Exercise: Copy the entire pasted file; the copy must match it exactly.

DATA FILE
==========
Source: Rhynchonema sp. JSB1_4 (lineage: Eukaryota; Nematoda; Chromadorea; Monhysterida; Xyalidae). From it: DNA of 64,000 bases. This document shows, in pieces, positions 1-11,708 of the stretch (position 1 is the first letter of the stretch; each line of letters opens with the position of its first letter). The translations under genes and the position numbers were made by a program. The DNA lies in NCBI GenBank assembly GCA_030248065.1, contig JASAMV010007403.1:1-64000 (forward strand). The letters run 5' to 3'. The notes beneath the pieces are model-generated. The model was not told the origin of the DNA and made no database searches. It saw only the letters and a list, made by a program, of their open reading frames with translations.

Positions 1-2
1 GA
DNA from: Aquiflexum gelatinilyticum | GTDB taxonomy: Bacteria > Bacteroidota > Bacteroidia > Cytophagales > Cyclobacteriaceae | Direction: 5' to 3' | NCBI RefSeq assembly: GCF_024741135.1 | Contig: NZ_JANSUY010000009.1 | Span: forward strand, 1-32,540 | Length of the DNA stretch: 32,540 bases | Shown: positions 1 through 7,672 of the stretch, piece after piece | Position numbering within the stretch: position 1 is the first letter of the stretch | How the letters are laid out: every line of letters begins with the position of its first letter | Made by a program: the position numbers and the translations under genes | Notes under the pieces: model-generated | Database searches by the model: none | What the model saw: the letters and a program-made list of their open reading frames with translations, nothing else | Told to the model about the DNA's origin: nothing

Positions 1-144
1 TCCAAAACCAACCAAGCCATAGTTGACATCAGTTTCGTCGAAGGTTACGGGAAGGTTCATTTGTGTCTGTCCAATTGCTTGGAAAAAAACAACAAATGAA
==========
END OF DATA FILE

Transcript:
Source: Rhynchonema sp. JSB1_4 (lineage: Eukaryota; Nematoda; Chromadorea; Monhysterida; Xyalidae). From it: DNA of 64,000 bases. This document shows, in pieces, positions 1-11,708 of the stretch (position 1 is the first letter of the stretch; each line of letters opens with the position of its first letter). The translations under genes and the position numbers were made by a program. The DNA lies in NCBI GenBank assembly GCA_030248065.1, contig JASAMV010007403.1:1-64000 (forward strand). The letters run 5' to 3'. The notes beneath the pieces are model-generated. The model was not told the origin of the DNA and made no database searches. It saw only the letters and a list, made by a program, of their open reading frames with translations.

Positions 1-2
1 GA
DNA from: Aquiflexum gelatinilyticum | GTDB taxonomy: Bacteria > Bacteroidota > Bacteroidia > Cytophagales > Cyclobacteriaceae | Direction: 5' to 3' | NCBI RefSeq assembly: GCF_024741135.1 | Contig: NZ_JANSUY010000009.1 | Span: forward strand, 1-32,540 | Length of the DNA stretch: 32,540 bases | Shown: positions 1 through 7,672 of the stretch, piece after piece | Position numbering within the stretch: position 1 is the first letter of the stretch | How the letters are laid out: every line of letters begins with the position of its first letter | Made by a program: the position numbers and the translations under genes | Notes under the pieces: model-generated | Database searches by the model: none | What the model saw: the letters and a program-made list of their open reading frames with translations, nothing else | Told to the model about the DNA's origin: nothing

Positions 1-144
1 TCCAAAACCAACCAAGCCATAGTTGACATCAGTTTCGTCGAAGGTTACGGGAAGGTTCATTTGTGTCTGTCCAATTGCTTGGAAAAAAACAACAAATGAA